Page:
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Please note: RPS House is closed for our exhibition install. We will be open again from 10am on Friday 9th August 2024.

Races 9

How I achieved seven RPS Fellowships

Simon Street FRPS explains how he achieved multiple Society Distinctions

For most photographers one RPS Fellowship would be quite enough. For Simon Street FRPS, neither a duology nor a hat-trick quite sufficed. Indeed, despite only picking up his first digital camera six years ago, Street has already accrued seven Fellowships.

Based in Surrey, Street is most at home working in black and white. In terms of content, he has tried his hand at most things, including abstracts, landscapes and travel. However, it is human interest that fuels his People at the Races collection, to be displayed at the Richmond and Twickenham Photographic Society annual exhibition in April 2023.

Using his local racecourses, Simon wanted to explore the social hierarchies at play in the equestrian world, and in particular the tension between tradition and progress.

Below, he discusses his septet of Fellowships, including People at the Races.

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What motivated you to achieve more than one Fellowship?

Many RPS members will think that one Fellowship is hard enough and/or pointless doing a second. I would argue that if you did enjoy achieving one success, some people (not all) may continue their learning curve by trying a different category. Here is a mountaineering analogy: if a Fellowship is considered Mount Everest for photographers, there are many peaks in the world still to be conquered above 7,000 metres high.

Our current category system of Fellowships is broad and allows for submissions in print, photobook and digital. There are no constraints to members applying for more than one area. I found plenty of fresh ideas to try and different media to master.

However, the cost of doing a further Fellowship will also be an important consideration for many – me included.

What have you learned from previous Fellowships?

Fellowships often require several thousand images to be sorted and managed. Earlier successes taught me the importance of a good tracking system, rigorous note-taking on what did and did not work, and consistent processing methods.

I also learned to try out two to three ideas early on and know when to drop one that was not working. For example, on one sheet of paper I would ‘mind-map’ out potential images and group them by sub-themes. If I could not get to 20-30 potential image ideas after a few days, I would drop it. If the idea had ‘legs’, I would go and test shoot it and find if I was actually enjoying the subject.

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Talk us through the creative process of People at the Races.

My best creative ideas arrive early in the morning. I have just a minute to scribble them down before they are lost in brain fog. The People at the Races documentary idea also came with a hint of anger. In 2016, I attended a race meeting at my local racecourse. I am not a racing person. For me it was just a lazy opportunity to take pictures of people. I was disappointed to find a 1950s social hierarchy at work – owners, premier enclosures, punters, stable people. Where was the inclusive, diverse world we live in? I took plenty of images back then – and one or two I thought were strong. However, the idea was left on hold as I went through the major steps of LRPS and ARPS where my interest in storytelling matured a little.

How did the project unfold?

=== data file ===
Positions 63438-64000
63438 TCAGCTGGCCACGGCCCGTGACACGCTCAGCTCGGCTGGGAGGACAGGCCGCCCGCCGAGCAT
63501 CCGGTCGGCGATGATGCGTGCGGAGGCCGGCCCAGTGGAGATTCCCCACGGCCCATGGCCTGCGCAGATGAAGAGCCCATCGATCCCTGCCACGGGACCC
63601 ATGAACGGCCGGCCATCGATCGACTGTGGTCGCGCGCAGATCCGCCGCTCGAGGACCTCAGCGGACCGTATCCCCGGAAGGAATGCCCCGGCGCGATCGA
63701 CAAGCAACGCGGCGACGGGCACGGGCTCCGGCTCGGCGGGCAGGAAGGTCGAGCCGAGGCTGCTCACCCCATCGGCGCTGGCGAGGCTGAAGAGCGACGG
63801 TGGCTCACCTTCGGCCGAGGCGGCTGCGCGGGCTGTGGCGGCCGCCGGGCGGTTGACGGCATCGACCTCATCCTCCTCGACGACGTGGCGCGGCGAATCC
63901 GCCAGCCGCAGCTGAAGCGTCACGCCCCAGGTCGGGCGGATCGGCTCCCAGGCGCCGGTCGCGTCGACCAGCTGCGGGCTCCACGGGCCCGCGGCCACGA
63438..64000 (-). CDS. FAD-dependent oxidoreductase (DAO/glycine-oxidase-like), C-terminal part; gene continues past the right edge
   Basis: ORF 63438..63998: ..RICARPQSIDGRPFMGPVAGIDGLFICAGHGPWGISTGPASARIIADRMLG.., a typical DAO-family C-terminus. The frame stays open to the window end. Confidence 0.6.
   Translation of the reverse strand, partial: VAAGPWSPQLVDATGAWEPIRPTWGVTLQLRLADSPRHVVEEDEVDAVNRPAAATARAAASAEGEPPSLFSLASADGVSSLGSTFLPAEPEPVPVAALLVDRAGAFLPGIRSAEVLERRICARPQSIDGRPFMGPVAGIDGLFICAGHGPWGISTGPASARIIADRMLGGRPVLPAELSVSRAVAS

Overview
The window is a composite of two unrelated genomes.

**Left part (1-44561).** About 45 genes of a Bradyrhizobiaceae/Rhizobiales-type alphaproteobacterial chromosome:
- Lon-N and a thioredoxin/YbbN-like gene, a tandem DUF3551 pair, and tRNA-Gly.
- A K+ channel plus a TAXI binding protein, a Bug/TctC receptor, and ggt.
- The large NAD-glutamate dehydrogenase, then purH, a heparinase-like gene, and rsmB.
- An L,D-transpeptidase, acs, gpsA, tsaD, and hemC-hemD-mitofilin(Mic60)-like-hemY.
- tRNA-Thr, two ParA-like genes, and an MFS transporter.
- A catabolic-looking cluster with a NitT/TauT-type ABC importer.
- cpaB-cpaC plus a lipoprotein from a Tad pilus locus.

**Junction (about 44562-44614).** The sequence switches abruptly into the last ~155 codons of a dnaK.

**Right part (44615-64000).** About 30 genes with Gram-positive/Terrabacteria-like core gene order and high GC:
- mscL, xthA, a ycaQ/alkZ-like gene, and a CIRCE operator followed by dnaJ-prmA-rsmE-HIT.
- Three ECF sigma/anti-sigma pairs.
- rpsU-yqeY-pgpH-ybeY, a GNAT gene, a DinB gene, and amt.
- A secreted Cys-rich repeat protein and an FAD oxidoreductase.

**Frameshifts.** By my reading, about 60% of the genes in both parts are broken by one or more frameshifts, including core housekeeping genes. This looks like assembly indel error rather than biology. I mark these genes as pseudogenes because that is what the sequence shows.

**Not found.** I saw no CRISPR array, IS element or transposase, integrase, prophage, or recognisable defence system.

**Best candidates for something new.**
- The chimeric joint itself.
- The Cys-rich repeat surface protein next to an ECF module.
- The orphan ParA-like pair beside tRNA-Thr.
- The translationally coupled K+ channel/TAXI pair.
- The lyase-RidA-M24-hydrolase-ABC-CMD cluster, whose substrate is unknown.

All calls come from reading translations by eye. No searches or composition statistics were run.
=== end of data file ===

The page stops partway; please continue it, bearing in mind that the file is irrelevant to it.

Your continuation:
Remember those short breaks in lockdowns where travel was still restricted to just five miles? In 2020, the light bulb went on: how about re-starting my races project? I have several racecourses within five miles of my house. This time I got permits to take photos and attended every race meeting I could afford as lockdown restrictions gradually lifted. For me, the most important consideration in a Fellowship project, after interest in the content, is the ability to make repeated visits. I got to know the staff and jockeys well. I would talk for 20 minutes to many of them while shooting from the hip to provide an unobtrusive and distinctive style. Midway through I realised I had some great images of horses, but they were not the focus of my narrative – I had to drop them.

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How did your submission change over time?

My first submission draft was messy. It had one of every role in the race meetings but lacked a coherent story. Different light on different days also made the visual consistency difficult. I wanted to show my different emotions – some from the anger at the ‘old school’ hierarchy; some from the jockeys telling me of their personal poverty and injuries; and some from the humour at the outrageous hats.

How has the RPS supported, encouraged or guided your career?

Irrespective of the distinction level or category, I have always obtained one2one advisory sessions. Every single one has added hugely to the quality of that submission and my overall learning of photography.

Using the Races images as an example, I had arranged a one2one review with Documentary assessor Simon Leach. Simon saw the potential to tell a clearer story of how the mix of attendees had changed over the five years I had followed the race meetings. Bingo – there was my documentary theme: change through time. I was able to find a few older images to start my story. The selection of later images began to fall into place. A few gaps needed filling and the statement of intent was torn up and re-written.

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All images by Simon Street FRPS from his successful Fellowship Distinction portfolio People at the Races.

The Richmond and Twickenham Photographic Society annual exhibition, including work by the RPS Visual Art Group, is at the Landmark Arts Centre, Teddington, 7-16 April.